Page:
2

I'm trying to work out why my VPN won't connect when the command is initiated from a cron triggered script when that same script and command otherwise work as expected.

I have a remote server which uses a secure VPN tunnel (pptp) to connect to a database behind our firewall. It's quite a stable system (especially with the persistent option set), and generally runs without any issue. However, from time to time the connection from our ISP to our office drops out, and this disconnect is long enough to prevent the VPN tunnel from staying open.

I've set up a simple script to detect if the firewalled database is still available over the VPN and, if not, it attempts to reopen the VPN.

#!/bin/bash

DATE=`date`

HOST=10.1.2.1

PING_RESULT=`ping -c4 $HOST`
# gets the percentage of lost packets
PING_LOSS=`echo $PING_RESULT : | grep -oP '\d+(?=% packet loss)'`

echo "$DATE : Loss Result : $PING_LOSS"

# if 100% packet loss on the ping - assume connection lost
if [ "100" -eq "$PING_LOSS" ];
then
        echo "$DATE : Connection Lost"
        pon VPN_TUNNEL
        echo "$DATE : Restarted Connection"
else
        echo "$DATE : Connection OK"
fi

I've saved the script as /root/cron/pptp-monitor and set the permissions as -rwxr--r-- root root

The script works great when run manually (using sudo) - but the cron I've configured doesn't work properly:

*/5 *     * * *     root   [ -x /root/cron/pptp-monitor ] && /root/cron/pptp-monitor >> /var/log/pptp-monitor.log 2>&1

The monitor script runs - I see the log entries every 5 minutes - but the pon command doesn't actually seem to fire off.

In the syslog, I see this every 5 minutes:

Apr 17 08:45:01 bombur CRON[774]: (root) CMD (  [ -x /root/cron/pptp-monitor ] && /root/cron/pptp-monitor >> /var/log/pptp-monitor.log 2>&1)
Apr 17 08:45:14 bombur pppd[784]: pppd 2.4.5 started by root, uid 0
Apr 17 08:45:14 bombur pppd[784]: Using interface ppp0
Apr 17 08:45:14 bombur pppd[784]: Connect: ppp0 <--> /dev/pts/0
Apr 17 08:45:14 bombur pppd[784]: Modem hangup
Apr 17 08:45:14 bombur pppd[784]: Connection terminated.

The lines "using interface ppp0" to "connection terminated" are repeated 10 times before exit - indicating that the tunnel is trying to reopen unsuccessfully. Note - the network connection is fine by this time, and as soon as I run the command manually, it connects on the first attempt.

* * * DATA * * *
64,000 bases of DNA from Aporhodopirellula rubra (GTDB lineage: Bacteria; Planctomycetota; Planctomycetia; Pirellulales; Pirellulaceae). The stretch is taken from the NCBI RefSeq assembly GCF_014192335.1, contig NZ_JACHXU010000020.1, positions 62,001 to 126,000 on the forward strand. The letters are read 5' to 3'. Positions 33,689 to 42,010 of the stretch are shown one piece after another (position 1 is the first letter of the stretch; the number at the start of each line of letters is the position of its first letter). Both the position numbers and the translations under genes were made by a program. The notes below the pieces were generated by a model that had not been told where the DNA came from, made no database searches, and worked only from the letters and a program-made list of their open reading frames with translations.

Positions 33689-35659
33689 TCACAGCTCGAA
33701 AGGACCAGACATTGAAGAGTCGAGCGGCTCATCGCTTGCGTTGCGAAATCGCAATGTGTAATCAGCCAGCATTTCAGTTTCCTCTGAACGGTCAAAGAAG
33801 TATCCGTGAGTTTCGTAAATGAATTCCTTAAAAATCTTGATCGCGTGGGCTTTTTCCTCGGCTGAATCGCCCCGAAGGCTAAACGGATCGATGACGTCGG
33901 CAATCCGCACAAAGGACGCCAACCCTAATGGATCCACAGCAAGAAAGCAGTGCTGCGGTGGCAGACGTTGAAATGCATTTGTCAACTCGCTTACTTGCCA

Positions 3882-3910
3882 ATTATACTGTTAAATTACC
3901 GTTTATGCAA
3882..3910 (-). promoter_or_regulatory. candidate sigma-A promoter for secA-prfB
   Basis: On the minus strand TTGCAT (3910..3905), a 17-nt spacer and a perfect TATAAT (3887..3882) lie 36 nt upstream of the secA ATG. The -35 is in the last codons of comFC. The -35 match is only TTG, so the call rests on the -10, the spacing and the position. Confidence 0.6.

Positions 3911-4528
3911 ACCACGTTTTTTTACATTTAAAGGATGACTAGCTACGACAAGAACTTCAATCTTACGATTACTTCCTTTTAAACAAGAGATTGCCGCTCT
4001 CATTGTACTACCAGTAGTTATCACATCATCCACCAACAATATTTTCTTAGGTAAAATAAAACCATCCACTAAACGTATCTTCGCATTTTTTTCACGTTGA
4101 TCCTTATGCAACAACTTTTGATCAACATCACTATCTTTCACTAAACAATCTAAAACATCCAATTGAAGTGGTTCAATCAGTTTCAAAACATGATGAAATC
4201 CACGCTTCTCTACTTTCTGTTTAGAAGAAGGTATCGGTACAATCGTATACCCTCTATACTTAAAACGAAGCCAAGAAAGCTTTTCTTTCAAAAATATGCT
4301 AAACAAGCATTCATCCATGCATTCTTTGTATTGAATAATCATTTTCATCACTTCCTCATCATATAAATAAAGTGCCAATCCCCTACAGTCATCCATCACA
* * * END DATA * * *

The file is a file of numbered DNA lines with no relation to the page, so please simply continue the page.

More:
What did I miss that is causing the cron trigger to prevent the VPN connection?

2
  • did you find any solution ? – MKT Nov 19 '14 at 10:43
  • @MKT not as yet – HorusKol Nov 19 '14 at 22:10
2

You need to declare the PATH variable in your scripts, afterwards it will work. At the top of the files (both the crontab and the script that's going to be executed):

SHELL=/bin/sh
PATH=/usr/local/sbin:/usr/local/bin:/sbin:/bin:/usr/sbin:/usr/bin
1
  • Why not #!/bin/sh? – Donarsson Jan 26 '15 at 15:47
0

I'd prefer run this:

# Here we can specify which user do crontab use.
# And, we can change $PATH by edit this file directly

vi /etc/crontab

# I'm using centos, restart cron daemon

service crond restart

Than run this:

# Edit crontab directly, we can't specify the user.
# And I'm not sure changing $PATH is available or not.
# The default value of $PATH may be `/sbin:/bin:/usr/sbin:/usr/bin'

crontab -e

Because pppd will run pptp, but pptp was located in `/usr/sbin/', so set $PATH can be necessary.

1
  • Sorry but this is simply wrong. There is no reason to use /etc/crontab. When running contab -e, you are editing a file directly, it's just your user's personal crontab, so the username is assumed. If you want to do this for another user, run sudo -u username crontab -e. As for $PATH, there is absolutely no difference between using the system-wide /etc/crontab file or the local one. – terdon Feb 2 '17 at 8:54

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